Cincinnati Reds (55-54) vs. Miami Marlins (53-56)
Saturday, August 2, 2014: 7:10 p.m. at Marlins Park
It has been a slow climb back to respectability statistical for Homer Bailey in 2014. Where his ERA sits now (4.03) is the lowest it has been the entire season, an attribute to how horrendous his start to the year truly was. With three of his last five starts being brilliant (or as Jim Kelch would refer to them, “ultra” quality starts), Bailey seems to have righted the ship and gotten back to basics.
Seeing the Marlins will be a welcomed sight to Bailey, who is only 2-1 in his six career starts, but possesses a rock solid 2.68 ERA in addition to striking out nearly a batter an inning and a WHIP of 1.01. His K/BB (4.11) ratio against Miami is the second highest against any club in which he has appeared against at least twice.
Part of Bailey’s adjustment period this year may have something to do with working with Devin Mesoraco full-time. Former catcher Ryan Hanigan coaxed a 3.42 ERA out of Bailey in just over 400 innings of work. While Mesoraco has only caught him for 254, his ERA sits at 4.32 with Mesoraco behind the dish. Since the duo will be working together for quite some time due to contractual obligations, the sooner they figure out how to get the most out of Bailey, the better.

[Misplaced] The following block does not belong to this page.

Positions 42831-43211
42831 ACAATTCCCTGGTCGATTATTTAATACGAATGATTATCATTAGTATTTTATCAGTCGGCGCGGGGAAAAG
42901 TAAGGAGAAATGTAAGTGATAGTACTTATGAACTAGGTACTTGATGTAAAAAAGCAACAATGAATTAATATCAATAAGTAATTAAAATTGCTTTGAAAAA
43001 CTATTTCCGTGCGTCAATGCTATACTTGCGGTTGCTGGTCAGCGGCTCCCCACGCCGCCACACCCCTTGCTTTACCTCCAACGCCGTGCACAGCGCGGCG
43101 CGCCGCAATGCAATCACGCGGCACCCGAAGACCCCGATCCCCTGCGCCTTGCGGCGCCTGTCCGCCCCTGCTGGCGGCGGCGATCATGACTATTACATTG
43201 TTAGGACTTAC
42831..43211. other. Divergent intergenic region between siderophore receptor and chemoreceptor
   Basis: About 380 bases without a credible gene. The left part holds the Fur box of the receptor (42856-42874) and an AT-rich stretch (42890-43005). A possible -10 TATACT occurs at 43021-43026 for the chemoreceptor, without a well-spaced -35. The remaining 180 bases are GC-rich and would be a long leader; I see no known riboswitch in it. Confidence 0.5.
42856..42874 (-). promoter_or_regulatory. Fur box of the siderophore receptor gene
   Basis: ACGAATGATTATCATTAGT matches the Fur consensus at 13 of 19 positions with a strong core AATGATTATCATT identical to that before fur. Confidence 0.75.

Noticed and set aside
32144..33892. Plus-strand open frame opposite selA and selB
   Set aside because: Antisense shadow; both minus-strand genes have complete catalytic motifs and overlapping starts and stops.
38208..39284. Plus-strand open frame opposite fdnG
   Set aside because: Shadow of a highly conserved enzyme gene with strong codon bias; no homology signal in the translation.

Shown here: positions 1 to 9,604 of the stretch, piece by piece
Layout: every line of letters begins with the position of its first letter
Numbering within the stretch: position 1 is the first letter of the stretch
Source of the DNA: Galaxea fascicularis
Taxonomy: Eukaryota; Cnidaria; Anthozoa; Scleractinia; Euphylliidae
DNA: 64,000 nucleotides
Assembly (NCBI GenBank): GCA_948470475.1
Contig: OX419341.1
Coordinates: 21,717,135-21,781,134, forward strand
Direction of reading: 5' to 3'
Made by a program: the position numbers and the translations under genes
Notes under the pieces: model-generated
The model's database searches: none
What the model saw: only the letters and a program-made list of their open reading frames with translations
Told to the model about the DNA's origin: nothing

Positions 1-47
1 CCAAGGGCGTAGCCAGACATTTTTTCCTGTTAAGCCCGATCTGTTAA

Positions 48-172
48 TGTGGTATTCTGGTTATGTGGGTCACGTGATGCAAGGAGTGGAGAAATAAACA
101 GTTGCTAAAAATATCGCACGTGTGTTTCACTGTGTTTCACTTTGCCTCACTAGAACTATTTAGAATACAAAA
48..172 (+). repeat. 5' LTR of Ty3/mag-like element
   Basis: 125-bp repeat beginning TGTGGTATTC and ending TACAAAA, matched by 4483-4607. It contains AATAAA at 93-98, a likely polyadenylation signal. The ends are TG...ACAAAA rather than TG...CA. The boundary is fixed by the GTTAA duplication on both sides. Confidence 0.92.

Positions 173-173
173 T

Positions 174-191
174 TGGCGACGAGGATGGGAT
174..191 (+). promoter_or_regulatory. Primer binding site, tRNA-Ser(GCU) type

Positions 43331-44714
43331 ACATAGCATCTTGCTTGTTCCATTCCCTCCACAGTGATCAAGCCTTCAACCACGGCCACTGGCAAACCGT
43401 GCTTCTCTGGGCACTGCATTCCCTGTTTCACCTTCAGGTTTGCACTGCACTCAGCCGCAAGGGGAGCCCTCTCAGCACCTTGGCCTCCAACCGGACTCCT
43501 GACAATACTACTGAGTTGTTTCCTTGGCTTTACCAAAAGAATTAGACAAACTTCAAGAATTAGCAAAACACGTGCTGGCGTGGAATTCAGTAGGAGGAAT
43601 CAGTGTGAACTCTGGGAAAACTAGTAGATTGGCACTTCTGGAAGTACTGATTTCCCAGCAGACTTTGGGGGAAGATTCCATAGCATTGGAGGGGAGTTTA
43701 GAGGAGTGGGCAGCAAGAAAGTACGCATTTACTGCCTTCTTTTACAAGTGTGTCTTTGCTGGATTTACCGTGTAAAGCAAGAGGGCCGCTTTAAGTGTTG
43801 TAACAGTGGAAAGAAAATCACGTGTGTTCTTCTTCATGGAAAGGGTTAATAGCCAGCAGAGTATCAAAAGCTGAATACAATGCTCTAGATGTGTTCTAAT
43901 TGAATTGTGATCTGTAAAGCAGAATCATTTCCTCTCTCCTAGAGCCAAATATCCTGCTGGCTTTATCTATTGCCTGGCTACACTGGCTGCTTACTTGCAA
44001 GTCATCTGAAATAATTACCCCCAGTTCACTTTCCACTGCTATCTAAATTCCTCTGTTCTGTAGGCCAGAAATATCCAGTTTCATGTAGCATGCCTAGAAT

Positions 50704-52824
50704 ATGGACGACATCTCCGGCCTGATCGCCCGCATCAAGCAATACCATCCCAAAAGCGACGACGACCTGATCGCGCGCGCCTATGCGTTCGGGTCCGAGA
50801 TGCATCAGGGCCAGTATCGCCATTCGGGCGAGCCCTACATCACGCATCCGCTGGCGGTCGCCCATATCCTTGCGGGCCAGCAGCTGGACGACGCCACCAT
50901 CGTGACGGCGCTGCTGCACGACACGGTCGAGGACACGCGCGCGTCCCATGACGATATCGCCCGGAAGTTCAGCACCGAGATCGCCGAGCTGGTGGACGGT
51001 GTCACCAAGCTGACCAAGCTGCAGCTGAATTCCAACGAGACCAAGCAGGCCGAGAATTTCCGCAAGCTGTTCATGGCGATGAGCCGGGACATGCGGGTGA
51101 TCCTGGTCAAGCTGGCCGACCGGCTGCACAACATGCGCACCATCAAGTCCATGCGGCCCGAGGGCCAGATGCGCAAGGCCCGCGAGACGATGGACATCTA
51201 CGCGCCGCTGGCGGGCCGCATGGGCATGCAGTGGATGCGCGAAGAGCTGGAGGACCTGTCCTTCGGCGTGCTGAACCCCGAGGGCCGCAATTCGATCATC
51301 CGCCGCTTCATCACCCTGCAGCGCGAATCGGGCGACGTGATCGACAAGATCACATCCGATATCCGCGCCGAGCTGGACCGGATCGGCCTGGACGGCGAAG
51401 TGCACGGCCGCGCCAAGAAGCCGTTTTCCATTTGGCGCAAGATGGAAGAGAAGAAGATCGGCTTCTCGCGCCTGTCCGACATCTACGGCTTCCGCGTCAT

The curious case of Nathan Eovaldi may be one that floats under the traditional media bylines, but it is an interesting one nonetheless. Eovaldi has been stellar with his control thus far in 2014, walking only 28 batters in 136 innings pitched. If possible, he has too much control. His FIP (fielding independent pitching) is nearly an entire run lower than his actual ERA (3.56 FIP – 4.37 ERA).
None of his last three times on the hill have been anything to write home about. Reaching an innings plateau he has not yet touched at the big league level, Eovaldi has seen himself allow at least five earned runs in three consecutive starts, watching his ERA soar into the four’s for the first time all year.
Never before has Eovaldi seen the Redlegs, which may be pleased about. In fact, the shorter amount of time he sees them the better. As is common with most pitchers in the 21st Century, Eovaldi completely falls off after his 75th pitch. Pitches 51-75 he yields an opponent’s batting average of just .231. Then, the next 25 pitches, the number skyrockets to .327 with an OPS all the way at .868.
Having seemingly found themselves back in the thick of things, the Redlegs recognize that with some of the weaker teams in either league approaching on the schedule, now is the time to pounce. With Bailey on the mound Saturday, they look to continue their dominance over the Miami Marlins.